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Raiders practice center not only spark for west Henderson growth

Developers are flooding the west Henderson area with dozens of projects, but one is getting more attention than most: the Raiders’ practice center.

The much-hyped football facility near Henderson Executive Airport is slated to include indoor and outdoor fields, a gym, a sand pit and offices, city records show. A Henderson official called it a “catalyst project,” though developers with projects in the area gave mixed responses as to whether the team’s arrival has sparked any other construction nearby.

“It has to have an impact,” Nigro Development President Todd Nigro said, but the “question is how much.”

The Raiders bought a 55.6-acre plot from Henderson last year for around $6 million — half the appraised value — and held a ceremonial groundbreaking for their new headquarters and practice center in January. The team, which is also building the 65,000-seat Allegiant Stadium a mile or so west of the Strip, is scheduled to move here from Oakland, California, next year.

In the west Henderson area at the southern tip of the Las Vegas Valley, developers are building, have finished in the past few years or have drawn up plans for at least 36 projects, including warehouses, apartment complexes, housing tracts and retail centers, the Las Vegas Review-Journal found. It’s become a heated spot for development, and real estate pros gave several reasons why construction has taken off that have nothing to do with the Raiders.

They cited the area’s proximity to Interstate 15, the Strip and communities such as Inspirada. It’s also closer to Southern California than the warehouses of North Las Vegas, improving the odds that inbound truckers can drop off their products and get back before they have to take a rest period.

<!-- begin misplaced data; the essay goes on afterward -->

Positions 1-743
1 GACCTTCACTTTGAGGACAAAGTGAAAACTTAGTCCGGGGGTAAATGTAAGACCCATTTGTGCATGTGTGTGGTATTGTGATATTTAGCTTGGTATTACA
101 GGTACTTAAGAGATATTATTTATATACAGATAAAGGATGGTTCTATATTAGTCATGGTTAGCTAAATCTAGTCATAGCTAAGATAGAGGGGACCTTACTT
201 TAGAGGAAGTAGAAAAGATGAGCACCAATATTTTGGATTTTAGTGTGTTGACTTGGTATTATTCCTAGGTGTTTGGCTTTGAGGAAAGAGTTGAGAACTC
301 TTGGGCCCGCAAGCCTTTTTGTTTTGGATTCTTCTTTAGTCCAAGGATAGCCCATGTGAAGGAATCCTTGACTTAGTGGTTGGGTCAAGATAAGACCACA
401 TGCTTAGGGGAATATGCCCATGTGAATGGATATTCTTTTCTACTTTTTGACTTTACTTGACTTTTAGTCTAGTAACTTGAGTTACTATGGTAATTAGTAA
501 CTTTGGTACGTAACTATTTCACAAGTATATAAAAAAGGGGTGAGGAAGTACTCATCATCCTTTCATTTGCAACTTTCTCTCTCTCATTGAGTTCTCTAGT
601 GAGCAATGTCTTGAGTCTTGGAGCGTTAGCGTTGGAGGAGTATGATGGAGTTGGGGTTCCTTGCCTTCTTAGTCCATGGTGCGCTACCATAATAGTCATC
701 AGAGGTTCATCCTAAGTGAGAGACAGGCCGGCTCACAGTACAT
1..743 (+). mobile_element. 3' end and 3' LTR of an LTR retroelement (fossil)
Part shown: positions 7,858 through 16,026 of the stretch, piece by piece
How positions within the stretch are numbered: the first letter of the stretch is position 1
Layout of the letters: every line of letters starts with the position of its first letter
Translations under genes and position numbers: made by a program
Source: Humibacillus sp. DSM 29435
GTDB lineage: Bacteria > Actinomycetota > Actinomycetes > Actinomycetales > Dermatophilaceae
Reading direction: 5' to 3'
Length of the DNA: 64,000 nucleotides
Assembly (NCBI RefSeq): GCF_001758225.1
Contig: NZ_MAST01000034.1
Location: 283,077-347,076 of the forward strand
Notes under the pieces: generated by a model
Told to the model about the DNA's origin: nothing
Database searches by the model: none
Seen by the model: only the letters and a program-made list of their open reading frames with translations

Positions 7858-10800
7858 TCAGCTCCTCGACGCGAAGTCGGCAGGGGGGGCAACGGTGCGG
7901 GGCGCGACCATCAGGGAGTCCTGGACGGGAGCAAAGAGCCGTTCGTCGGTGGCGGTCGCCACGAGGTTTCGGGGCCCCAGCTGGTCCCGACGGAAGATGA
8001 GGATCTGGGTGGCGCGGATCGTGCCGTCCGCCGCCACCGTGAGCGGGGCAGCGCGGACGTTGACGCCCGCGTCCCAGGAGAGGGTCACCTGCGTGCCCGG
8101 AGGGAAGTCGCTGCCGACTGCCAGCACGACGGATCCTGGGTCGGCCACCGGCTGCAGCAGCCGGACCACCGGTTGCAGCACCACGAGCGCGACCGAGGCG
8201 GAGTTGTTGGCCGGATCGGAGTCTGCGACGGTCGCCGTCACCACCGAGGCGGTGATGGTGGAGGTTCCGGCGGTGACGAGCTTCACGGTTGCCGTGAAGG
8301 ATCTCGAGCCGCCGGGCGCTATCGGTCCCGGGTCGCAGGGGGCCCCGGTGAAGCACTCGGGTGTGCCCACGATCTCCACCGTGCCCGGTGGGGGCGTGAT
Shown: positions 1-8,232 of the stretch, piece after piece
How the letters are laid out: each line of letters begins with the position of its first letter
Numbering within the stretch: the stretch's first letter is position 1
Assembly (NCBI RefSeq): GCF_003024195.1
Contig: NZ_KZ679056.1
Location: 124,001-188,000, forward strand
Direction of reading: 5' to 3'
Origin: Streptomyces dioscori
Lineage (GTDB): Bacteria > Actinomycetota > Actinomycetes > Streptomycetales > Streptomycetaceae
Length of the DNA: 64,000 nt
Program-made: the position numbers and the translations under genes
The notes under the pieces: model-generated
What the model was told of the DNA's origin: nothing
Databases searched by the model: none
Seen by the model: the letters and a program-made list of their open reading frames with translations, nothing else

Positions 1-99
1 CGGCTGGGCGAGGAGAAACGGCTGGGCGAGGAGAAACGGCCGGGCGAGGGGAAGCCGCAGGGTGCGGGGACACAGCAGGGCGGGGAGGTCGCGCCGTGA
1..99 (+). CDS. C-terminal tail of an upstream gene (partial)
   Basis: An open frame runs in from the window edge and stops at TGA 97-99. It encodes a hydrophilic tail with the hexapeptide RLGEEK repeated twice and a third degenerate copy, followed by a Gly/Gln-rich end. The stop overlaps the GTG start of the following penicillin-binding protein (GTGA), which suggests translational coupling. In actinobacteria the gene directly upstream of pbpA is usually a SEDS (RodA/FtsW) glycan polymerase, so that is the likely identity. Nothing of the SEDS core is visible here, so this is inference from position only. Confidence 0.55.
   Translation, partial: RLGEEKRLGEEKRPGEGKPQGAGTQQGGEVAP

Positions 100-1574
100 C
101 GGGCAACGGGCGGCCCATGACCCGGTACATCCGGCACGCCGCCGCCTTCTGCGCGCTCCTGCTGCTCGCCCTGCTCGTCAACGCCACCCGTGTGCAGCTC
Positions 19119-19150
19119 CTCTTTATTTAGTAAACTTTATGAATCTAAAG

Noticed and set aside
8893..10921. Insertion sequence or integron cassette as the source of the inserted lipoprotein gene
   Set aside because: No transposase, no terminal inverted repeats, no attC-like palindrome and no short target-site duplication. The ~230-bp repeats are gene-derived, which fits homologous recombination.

Moreover, the area’s infrastructure is expanding, and as other parts of the valley get built out and more congested, west Henderson still has land, something any developer needs.

“That’s really probably a big part of it,” Curt Allsop, a commercial real estate broker at Newmark Knight Frank, said of the available dirt.

Henderson economic development manager Ken Chapa said when the city made its investment in the Raiders, it “really was a catalyst project” for the entire area.

Panattoni Development Co. partner Doug Roberts, who has been building industrial projects in west Henderson, said the Raiders facility is “nice to have” but does not directly affect him.

“It’s more of a cachet issue,” he said.

Developer Jeff LaPour, who built an industrial project next to the Henderson airport and plans to build another a few miles away, said the football project off St. Rose Parkway is “more of a landmark than anything” but “not a huge generator” of other construction in the area.

Matter Real Estate Group partner Jim Stuart, whose firm is developing an industrial project next to the Raiders’ facility, said the team brings prestige to the area but doesn’t stimulate additional investment.

He pointed to machine tool maker Haas Automation’s proposed industrial complex south of the Henderson airport, saying that project will “absolutely” spur more activity than the Raiders.

Haas owner Gene Haas unveiled plans to develop a 2.3 million-square-foot manufacturing facility for his company, as well as buildings that would be leased or sold to others.

“That has a significant long-term impact on business growth in that area,” Stuart said.

Contact Eli Segall at esegall@reviewjournal.com or 702-383-0342. Follow @eli_segall on Twitter.

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